document metadata settings. Just *using* the existing metadata options
in MS Word would have achieved 90% of what they wanted within a day and
at zero cost.

That's another example of what we are seeing in this thread. There are
existing technologies that can do a lot more if you have someone who
knows how to use them. Document metadata is one, Sharepoint is another.

Looking beyond Vista and Office, 12 I think MS may be trying to
implement a virtual filing system that merges domain-wide storage
into a seamless SAN. Physical location of data will perhaps be
invisible to end-users.


It would be nice if MS would implement such things based on
industry-wide standards, instead of building them around proprietary
software.


Agreed, but I don't begrudge them the money if what they do is genuinely
useful. Using proprietary standards gives them an edge to make a profit
from the technology until Open Source and Open Standards create a
commodity market. Intellectually I prefer open standards but I'll
tolerate proprietary ones if they create a product that's worth the
money and the potential lock-in risks. It's a commercial decision. Right
now I believe that Sharepoint could be a major advance if more people
understood its capabilities, but it does mean being locked in to
Microsoft Office and Microsoft server operating systems. The fact that
very few people in a newsgroup devoted to a Microsoft Office product
seem to know about Sharepoint suggests that Microsoft's marketing isn't
working.

--
Bernard Peek
London, UK. DBA, Manager, Trainer & Author.

Mar 26 '06 #13

P: n/a
Bernard Peek <ba*@shrdlu.com> wrote in
news:or**************@shrdlu.com:
The fact that
very few people in a newsgroup devoted to a Microsoft Office
product seem to know about Sharepoint suggests that Microsoft's
marketing isn't working.


Or that the product doesn't live up to its hype. Or that it doesn't
serve a need that many organizations actually have.

--
David W. Fenton http://www.dfenton.com/
usenet at dfenton dot com http://www.dfenton.com/DFA/
Mar 26 '06 #14

P: n/a
>t would be nice if MS would implement such things based on
industry-wide standards, instead of building them around proprietary
software.

nice... but understandable that they dont... it's starting to look like
the migration to database driven virtual filing systems. If they based
that on open standards it would open up half their OS. heaven forbid!

Mar 27 '06 #15

P: n/a
If you are trying to use curreent MS Access with it, here are some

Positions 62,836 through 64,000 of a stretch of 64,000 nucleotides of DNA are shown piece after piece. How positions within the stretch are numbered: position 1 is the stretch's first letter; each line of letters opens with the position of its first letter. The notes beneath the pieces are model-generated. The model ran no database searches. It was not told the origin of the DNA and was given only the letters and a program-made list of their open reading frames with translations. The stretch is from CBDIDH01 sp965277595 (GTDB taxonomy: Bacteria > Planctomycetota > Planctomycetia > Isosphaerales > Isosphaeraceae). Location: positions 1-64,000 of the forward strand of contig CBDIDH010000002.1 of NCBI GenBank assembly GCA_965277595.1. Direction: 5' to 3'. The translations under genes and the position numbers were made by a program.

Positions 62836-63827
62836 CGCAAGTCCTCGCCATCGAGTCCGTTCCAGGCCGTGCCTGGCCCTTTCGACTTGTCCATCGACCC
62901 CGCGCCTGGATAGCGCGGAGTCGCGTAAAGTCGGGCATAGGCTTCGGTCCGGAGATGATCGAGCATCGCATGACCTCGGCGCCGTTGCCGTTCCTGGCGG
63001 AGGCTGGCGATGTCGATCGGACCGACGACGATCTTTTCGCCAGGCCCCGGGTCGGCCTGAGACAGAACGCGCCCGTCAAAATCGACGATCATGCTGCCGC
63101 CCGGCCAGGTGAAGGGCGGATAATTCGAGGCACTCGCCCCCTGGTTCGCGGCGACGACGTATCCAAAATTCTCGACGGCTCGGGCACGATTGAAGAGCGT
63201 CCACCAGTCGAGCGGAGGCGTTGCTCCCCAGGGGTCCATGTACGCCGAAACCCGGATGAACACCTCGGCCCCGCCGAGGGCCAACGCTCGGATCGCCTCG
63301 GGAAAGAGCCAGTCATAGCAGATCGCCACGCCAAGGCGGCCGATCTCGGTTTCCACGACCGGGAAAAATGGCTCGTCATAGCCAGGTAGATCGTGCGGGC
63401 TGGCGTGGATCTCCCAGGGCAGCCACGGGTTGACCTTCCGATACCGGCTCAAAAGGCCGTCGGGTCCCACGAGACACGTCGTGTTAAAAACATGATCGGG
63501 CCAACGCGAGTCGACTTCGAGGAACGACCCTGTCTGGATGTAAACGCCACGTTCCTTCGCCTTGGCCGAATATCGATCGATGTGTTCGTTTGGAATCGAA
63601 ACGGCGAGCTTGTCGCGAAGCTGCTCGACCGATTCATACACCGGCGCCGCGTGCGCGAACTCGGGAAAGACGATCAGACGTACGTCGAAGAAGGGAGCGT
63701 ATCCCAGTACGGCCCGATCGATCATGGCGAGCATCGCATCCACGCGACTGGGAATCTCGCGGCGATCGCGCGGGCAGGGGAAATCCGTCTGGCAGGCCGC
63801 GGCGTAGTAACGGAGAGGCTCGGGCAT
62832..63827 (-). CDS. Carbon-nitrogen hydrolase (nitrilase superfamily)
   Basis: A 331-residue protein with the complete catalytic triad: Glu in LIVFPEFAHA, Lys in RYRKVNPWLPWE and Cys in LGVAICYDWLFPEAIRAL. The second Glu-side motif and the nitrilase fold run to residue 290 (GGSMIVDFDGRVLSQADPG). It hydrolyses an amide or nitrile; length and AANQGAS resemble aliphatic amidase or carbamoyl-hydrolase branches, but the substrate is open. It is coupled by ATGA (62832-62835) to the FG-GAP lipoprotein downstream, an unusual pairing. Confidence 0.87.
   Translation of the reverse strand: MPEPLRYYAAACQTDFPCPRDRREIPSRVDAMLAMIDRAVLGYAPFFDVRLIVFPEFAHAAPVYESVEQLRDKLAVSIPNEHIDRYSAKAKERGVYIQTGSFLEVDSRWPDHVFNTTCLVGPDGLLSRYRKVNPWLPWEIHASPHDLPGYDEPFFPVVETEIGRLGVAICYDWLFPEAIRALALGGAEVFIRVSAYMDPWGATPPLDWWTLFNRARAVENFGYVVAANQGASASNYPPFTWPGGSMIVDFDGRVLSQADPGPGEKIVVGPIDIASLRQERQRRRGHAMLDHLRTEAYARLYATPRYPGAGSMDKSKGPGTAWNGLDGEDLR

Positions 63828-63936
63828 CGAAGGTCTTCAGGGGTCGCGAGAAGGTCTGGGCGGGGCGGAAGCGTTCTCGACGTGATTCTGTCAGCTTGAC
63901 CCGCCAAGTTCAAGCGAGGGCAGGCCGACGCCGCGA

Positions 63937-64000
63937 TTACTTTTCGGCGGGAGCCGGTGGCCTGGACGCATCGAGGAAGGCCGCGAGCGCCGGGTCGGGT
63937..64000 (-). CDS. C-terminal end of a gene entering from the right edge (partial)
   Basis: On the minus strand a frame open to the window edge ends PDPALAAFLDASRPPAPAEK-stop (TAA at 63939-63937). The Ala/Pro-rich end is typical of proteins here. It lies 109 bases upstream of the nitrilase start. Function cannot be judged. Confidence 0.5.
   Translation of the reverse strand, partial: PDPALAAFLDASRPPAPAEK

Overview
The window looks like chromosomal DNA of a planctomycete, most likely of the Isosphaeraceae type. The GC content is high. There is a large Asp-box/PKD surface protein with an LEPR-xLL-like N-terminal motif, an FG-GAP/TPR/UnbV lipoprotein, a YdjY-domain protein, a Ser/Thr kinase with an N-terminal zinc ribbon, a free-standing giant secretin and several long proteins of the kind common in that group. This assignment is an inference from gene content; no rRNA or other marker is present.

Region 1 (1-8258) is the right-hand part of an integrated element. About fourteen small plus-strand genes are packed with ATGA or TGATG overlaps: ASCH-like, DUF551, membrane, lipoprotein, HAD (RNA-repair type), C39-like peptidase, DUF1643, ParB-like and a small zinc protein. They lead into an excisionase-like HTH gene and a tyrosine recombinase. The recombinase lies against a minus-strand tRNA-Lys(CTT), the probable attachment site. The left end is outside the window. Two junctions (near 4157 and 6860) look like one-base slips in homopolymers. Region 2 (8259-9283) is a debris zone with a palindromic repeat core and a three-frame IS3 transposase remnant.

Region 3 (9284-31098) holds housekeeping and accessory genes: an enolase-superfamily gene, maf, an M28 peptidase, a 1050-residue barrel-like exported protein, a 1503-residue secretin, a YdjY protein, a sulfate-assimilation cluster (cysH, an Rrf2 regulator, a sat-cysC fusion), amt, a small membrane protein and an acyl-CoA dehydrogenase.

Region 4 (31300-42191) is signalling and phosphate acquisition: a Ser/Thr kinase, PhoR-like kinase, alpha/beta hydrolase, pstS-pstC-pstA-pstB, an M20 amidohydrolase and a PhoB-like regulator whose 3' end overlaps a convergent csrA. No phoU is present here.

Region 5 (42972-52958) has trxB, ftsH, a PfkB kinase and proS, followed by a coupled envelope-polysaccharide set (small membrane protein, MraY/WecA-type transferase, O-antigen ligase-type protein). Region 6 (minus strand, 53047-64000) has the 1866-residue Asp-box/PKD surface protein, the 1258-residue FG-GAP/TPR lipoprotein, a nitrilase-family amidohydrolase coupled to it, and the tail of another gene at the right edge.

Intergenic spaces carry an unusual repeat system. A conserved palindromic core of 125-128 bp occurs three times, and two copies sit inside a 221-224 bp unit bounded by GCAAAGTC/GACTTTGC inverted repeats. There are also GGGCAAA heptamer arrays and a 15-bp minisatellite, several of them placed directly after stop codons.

thoughts.

1) To update an item in a sharepoint "table/View" Access CANNOT do it.
It can point to it but you HAVE to use the link in the linked
Sharepoint table to actually update it.

It is NOT Access's table, it belongs to Sharepoint.

2) I have NOT found any way to dump data into sharepoint via Access.

3) SP will "export" to Excell and Access but access must consider it a
linked table in the same manner that Excell can be linked to other
spreadsheets and have data from them but they have to be refreshed.

4) There is another product that they sell that will allow web based
updated sort of like Access's web pages.

5) The best comparison I can come up with relative to view updating is
to consider it a more or less usable way of sharing a single
spreadsheet on a network drive (or server) and more easily allow more
than one person to get into it at the same time.

6) As of right now I have not been able to find any real mechanism for
anything but the simplest type of editing logic for data within the
view.

7) It does have an advantage in this situation that people on multiple
servers can get to the "file/view" a lot more easily and faster than a
"mdb" shared accross servers (which does not work well at all).

8) Read item 5 again and don't expect more than that and if that is all
you need, it may work just great for you. (That is without spending
even more money to try for the rest of the software you will probably
want and need.)
We use it at our sight but I have had to treat it the same as a shared
- imported spreadsheet that I then use Access to massage and extract
summary information from.

Ron

Mar 27 '06 #16